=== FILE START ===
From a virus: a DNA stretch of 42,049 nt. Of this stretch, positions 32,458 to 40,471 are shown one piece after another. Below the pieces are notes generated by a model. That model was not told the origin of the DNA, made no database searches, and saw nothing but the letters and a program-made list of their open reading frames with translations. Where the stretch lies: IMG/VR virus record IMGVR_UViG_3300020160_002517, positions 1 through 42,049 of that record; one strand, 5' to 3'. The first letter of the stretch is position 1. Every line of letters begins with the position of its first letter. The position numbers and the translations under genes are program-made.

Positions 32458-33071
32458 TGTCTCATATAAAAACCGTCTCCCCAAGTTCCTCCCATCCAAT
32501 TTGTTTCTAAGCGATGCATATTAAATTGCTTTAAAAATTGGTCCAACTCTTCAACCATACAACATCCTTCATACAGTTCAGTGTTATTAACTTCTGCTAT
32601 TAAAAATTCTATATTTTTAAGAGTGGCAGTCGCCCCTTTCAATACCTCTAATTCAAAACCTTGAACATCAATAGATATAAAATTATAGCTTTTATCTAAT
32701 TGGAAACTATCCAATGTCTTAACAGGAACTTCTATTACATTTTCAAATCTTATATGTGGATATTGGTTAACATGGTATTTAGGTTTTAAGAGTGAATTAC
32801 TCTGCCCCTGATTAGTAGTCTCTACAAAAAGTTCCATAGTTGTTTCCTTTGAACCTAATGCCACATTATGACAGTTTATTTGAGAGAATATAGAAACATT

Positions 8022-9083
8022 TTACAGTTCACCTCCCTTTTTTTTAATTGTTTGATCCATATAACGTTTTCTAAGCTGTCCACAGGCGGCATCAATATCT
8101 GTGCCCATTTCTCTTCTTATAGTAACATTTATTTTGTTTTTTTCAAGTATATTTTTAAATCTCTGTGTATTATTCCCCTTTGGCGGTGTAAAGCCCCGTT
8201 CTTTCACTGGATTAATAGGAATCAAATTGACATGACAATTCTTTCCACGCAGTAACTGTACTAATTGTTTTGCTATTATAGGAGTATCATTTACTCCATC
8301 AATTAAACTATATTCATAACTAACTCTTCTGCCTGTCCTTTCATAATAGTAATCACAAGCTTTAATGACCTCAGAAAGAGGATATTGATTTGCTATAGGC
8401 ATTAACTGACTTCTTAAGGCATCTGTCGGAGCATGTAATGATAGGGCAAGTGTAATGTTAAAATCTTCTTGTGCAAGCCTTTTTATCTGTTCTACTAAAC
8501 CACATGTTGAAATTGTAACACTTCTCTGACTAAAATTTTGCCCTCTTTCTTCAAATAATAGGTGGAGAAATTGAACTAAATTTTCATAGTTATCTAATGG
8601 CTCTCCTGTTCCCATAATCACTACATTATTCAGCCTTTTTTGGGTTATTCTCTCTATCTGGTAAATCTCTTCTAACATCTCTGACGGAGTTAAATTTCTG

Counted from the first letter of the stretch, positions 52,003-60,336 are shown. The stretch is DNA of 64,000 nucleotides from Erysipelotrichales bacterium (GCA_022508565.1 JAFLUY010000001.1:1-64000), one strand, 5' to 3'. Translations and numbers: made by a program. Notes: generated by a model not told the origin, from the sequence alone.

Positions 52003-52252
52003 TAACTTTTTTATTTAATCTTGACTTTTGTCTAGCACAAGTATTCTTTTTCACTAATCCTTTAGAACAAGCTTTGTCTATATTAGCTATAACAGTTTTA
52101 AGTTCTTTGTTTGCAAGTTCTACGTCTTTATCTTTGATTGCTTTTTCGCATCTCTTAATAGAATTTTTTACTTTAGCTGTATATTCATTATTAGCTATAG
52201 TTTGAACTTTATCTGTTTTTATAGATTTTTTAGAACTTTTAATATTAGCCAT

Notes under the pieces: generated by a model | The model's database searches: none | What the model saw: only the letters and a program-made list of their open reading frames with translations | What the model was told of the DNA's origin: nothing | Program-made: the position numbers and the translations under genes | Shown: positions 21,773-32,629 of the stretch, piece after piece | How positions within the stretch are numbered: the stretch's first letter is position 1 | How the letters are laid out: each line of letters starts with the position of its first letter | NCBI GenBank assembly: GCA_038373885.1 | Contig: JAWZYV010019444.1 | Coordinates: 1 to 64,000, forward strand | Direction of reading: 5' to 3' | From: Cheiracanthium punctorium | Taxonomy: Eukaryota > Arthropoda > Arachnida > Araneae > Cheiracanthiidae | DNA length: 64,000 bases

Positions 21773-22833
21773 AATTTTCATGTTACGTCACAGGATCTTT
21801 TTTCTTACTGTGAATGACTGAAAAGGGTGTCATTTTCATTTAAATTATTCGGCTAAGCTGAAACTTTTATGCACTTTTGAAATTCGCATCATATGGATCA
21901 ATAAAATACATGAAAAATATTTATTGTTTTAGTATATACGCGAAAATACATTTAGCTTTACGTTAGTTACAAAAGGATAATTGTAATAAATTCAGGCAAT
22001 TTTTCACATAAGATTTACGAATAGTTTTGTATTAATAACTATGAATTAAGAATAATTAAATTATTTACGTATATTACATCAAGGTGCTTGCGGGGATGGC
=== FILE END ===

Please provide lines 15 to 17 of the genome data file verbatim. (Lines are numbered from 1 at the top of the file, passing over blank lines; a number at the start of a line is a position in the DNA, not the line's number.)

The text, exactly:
8601 CTCTCCTGTTCCCATAATCACTACATTATTCAGCCTTTTTTGGGTTATTCTCTCTATCTGGTAAATCTCTTCTAACATCTCTGACGGAGTTAAATTTCTG

Counted from the first letter of the stretch, positions 52,003-60,336 are shown. The stretch is DNA of 64,000 nucleotides from Erysipelotrichales bacterium (GCA_022508565.1 JAFLUY010000001.1:1-64000), one strand, 5' to 3'. Translations and numbers: made by a program. Notes: generated by a model not told the origin, from the sequence alone.

Positions 52003-52252